Spectrum 025. Broadcasting + 50

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Tono kōrero mai

Spectrum was a long-running weekly radio documentary series which captured the essence of New Zealand from 1972 to 2016. Alwyn Owen and Jack Perkins produced the series for many years, creating a valuable library of New Zealand oral history.

Spectrum celebrates 50 years of radio broadcasting in New Zealand.

Jack Perkins introduces the programme and presents a music broadcast, received through a 1920 receiver and another of Morse code sent via a spark transmitter.

On November 17, 1921, a test music transmission was sent by Professor Jack of Otago University Physics Department. A re-creation of his broadcast is heard, with a recording by Madame Violetta and Ernest Pike.

With mechanic Jack Sutherland he had built a transmitter and microphone using surplus war equipment. The microphone is still working and is heard in use at Otago University. On Wednesday and Saturday evenings through until Christmas 1921, Professor Jack broadcast a series of concerts, which were picked up by amateur wireless listeners around the country.

A man (possibly Bernie Spackman) recounts the lengthy procedure that had to be gone through to obtain a valve radio receiver licence.

Charles Forrest of Sydney describes how he started a station in Wellington in February 1922 as a way of promoting the American de Forest Radio Company equipment he was selling. This was on the corner of Courtenay Place and Tory Street. This was the first regular broadcasting station in New Zealand. There was no such thing as a broadcasting licence at the time but when he got a more powerful transmitter he received a call from the Post and Telegraph Office.

Another group began broadcasting about the middle of 1922 from a store in His Majesty's Arcade. Stations began in Christchurch and Dunedin operated by local radio societies, and a second station began in Wellington, as Mr A.E.H. Simpson recalls. Its transmitter was in Gordon Place behind the Newtown Post Office. Clive Drummond was working at the Post Office and began as an announcer, "for the fun of it." He recalls playing dance music which was picked up by ships in Wellington Harbour running moonlight cruises.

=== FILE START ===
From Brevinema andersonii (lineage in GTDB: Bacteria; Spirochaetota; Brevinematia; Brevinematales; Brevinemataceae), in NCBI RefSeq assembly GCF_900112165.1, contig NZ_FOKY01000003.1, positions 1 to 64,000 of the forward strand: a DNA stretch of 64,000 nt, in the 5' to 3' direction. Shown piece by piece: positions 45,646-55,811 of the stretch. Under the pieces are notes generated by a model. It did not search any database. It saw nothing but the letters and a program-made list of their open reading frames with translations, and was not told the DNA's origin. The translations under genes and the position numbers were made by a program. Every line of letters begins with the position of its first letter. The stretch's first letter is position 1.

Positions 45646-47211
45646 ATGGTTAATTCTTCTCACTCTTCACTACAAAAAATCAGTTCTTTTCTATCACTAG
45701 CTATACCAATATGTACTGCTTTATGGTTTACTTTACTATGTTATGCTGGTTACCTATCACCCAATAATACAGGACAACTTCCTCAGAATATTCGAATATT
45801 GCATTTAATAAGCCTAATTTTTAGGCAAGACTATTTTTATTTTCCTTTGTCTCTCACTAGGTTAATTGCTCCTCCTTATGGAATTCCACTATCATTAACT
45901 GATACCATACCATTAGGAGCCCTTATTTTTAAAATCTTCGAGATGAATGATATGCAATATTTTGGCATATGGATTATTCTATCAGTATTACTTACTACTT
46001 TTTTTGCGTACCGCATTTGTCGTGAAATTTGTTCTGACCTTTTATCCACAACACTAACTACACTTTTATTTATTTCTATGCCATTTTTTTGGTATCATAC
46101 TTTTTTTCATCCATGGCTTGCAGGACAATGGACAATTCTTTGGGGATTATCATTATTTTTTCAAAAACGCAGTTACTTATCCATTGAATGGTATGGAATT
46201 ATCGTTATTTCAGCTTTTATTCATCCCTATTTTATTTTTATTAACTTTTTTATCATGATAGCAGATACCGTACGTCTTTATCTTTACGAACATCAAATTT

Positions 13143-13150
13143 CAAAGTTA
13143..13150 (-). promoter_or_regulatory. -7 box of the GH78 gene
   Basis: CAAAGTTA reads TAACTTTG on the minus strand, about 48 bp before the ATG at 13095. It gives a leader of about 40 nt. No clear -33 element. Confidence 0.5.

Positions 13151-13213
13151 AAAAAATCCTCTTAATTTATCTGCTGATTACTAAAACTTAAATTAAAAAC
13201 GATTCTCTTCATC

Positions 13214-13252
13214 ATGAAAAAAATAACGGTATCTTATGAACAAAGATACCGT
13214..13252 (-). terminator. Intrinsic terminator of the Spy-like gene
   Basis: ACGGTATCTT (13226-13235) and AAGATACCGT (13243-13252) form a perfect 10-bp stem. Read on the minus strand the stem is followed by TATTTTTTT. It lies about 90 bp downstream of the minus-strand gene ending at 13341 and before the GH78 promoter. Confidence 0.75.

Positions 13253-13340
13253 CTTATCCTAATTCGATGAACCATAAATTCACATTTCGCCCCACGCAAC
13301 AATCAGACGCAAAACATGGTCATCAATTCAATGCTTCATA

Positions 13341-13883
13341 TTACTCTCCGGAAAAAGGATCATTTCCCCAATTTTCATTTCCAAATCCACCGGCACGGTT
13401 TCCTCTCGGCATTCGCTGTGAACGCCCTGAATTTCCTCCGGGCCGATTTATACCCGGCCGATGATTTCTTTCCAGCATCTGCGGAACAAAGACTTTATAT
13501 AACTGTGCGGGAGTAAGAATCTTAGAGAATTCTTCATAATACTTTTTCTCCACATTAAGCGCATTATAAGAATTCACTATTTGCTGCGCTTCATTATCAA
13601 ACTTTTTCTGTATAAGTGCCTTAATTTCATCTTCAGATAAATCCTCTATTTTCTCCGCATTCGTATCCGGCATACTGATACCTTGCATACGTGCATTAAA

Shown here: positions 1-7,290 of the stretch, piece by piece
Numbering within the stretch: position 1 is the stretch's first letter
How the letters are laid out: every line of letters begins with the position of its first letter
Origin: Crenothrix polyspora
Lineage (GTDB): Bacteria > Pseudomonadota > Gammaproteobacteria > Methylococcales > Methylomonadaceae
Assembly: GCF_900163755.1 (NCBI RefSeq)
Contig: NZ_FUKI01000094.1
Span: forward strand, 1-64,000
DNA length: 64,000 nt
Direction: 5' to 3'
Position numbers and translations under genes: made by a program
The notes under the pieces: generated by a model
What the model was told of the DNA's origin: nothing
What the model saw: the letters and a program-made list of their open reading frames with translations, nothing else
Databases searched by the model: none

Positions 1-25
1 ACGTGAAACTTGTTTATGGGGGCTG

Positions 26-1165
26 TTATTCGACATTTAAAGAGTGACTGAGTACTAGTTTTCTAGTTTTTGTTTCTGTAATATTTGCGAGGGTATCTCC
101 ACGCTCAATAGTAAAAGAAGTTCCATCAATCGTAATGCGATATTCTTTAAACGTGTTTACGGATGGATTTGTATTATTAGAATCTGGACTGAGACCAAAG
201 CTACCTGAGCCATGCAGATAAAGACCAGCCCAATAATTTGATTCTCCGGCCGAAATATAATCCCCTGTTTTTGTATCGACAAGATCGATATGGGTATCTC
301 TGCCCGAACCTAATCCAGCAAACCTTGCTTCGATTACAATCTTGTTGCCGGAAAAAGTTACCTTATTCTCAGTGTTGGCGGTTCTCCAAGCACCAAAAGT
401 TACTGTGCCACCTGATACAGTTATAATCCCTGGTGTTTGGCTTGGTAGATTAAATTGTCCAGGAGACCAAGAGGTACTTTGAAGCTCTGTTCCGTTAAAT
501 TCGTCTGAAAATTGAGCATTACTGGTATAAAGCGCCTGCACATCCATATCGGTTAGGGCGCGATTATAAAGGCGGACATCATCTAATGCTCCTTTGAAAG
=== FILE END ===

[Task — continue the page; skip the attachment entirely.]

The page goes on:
Charles Forrest describes his second studio on the roof of the Hope Gibbons building and explains how he would work with sponsors such as Begg's Music shop to promote new music, such as the song "Yes, we have no bananas." He says the first person to sing on radio in New Zealand was a Mrs Violet Gyles and the first man was Mr Tony Wood. In order to buy a piano for the station they asked listeners to send in half a crown each.

Bill Huggins, an early radio engineer, recalls male voices transmitted better than female voices, but military band music was the most popular of all, which he says was a hangover from World War I. He describes his work installing radio receivers in homes.

Noel Ellison, technical superintendant of Broadcasting House in Wellington, talks about their collection of early radios and describes the features of one of them. He tunes it to pick up 2YA and explains the interference that is heard. He explains a loudspeaker, which is shaped like a horn and ran on battery power, which was fairly expensive.

1920s newspaper reports of good radio reception are read. In September 1922, the government announced new legislation to organise radio broadcasting, and it is this anniversary that this programme is celebrating.

The country was divided into four districts, numbered from north to south. A licence fee was fixed and advertising prohibited. Listeners were required to be British subjects and had to make a written application for a licence, which included a character reference. The listener's licence fee did not go to the stations, but to the Post Office.

By the end of 1922 seven stations were on the air: three in Dunedin, two in Wellington and one each in Auckland and Christchurch. Four of these were commercial, with the others run by radio associations. Of these, one is still in operation, 4XD in Dunedin. Within 12 months there would be nearly 3,000 receiving licences and 10 stations.

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Year 1972

Reference number 22203

Media type AUDIO

Collection Sound Collection

Credits RNZ Collection
Perkins, Jack (b.1940), Narrator
Owen, Alwyn (b.1926), Producer
Forrest, Charles, fl.1920-1975, Interviewee
Huggins, Bill, Interviewee
Simpson, A. E. H., Interviewee
Drummond, Clive (b.1890), Interviewee

Duration 00:28:58

Date 1972

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